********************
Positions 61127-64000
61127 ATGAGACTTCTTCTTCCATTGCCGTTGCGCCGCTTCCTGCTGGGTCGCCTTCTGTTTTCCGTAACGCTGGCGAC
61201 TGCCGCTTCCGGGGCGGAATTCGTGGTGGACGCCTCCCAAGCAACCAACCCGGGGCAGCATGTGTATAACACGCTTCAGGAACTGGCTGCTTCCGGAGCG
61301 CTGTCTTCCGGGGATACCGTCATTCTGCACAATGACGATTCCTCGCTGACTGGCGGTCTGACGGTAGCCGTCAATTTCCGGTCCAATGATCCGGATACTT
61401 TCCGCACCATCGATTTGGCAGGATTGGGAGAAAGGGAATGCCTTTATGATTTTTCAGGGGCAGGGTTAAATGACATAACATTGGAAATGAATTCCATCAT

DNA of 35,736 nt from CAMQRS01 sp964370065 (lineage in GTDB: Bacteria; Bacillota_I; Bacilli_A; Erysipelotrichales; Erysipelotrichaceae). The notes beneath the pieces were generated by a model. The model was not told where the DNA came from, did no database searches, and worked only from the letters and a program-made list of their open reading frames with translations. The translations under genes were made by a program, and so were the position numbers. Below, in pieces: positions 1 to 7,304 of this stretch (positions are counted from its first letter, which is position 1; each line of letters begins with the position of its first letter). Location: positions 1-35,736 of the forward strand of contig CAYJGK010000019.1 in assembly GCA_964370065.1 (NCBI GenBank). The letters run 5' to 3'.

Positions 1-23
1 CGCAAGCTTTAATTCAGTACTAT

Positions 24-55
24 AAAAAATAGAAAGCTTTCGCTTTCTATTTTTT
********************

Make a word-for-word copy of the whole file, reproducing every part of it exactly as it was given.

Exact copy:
Positions 61127-64000
61127 ATGAGACTTCTTCTTCCATTGCCGTTGCGCCGCTTCCTGCTGGGTCGCCTTCTGTTTTCCGTAACGCTGGCGAC
61201 TGCCGCTTCCGGGGCGGAATTCGTGGTGGACGCCTCCCAAGCAACCAACCCGGGGCAGCATGTGTATAACACGCTTCAGGAACTGGCTGCTTCCGGAGCG
61301 CTGTCTTCCGGGGATACCGTCATTCTGCACAATGACGATTCCTCGCTGACTGGCGGTCTGACGGTAGCCGTCAATTTCCGGTCCAATGATCCGGATACTT
61401 TCCGCACCATCGATTTGGCAGGATTGGGAGAAAGGGAATGCCTTTATGATTTTTCAGGGGCAGGGTTAAATGACATAACATTGGAAATGAATTCCATCAT

DNA of 35,736 nt from CAMQRS01 sp964370065 (lineage in GTDB: Bacteria; Bacillota_I; Bacilli_A; Erysipelotrichales; Erysipelotrichaceae). The notes beneath the pieces were generated by a model. The model was not told where the DNA came from, did no database searches, and worked only from the letters and a program-made list of their open reading frames with translations. The translations under genes were made by a program, and so were the position numbers. Below, in pieces: positions 1 to 7,304 of this stretch (positions are counted from its first letter, which is position 1; each line of letters begins with the position of its first letter). Location: positions 1-35,736 of the forward strand of contig CAYJGK010000019.1 in assembly GCA_964370065.1 (NCBI GenBank). The letters run 5' to 3'.

Positions 1-23
1 CGCAAGCTTTAATTCAGTACTAT

Positions 24-55
24 AAAAAATAGAAAGCTTTCGCTTTCTATTTTTT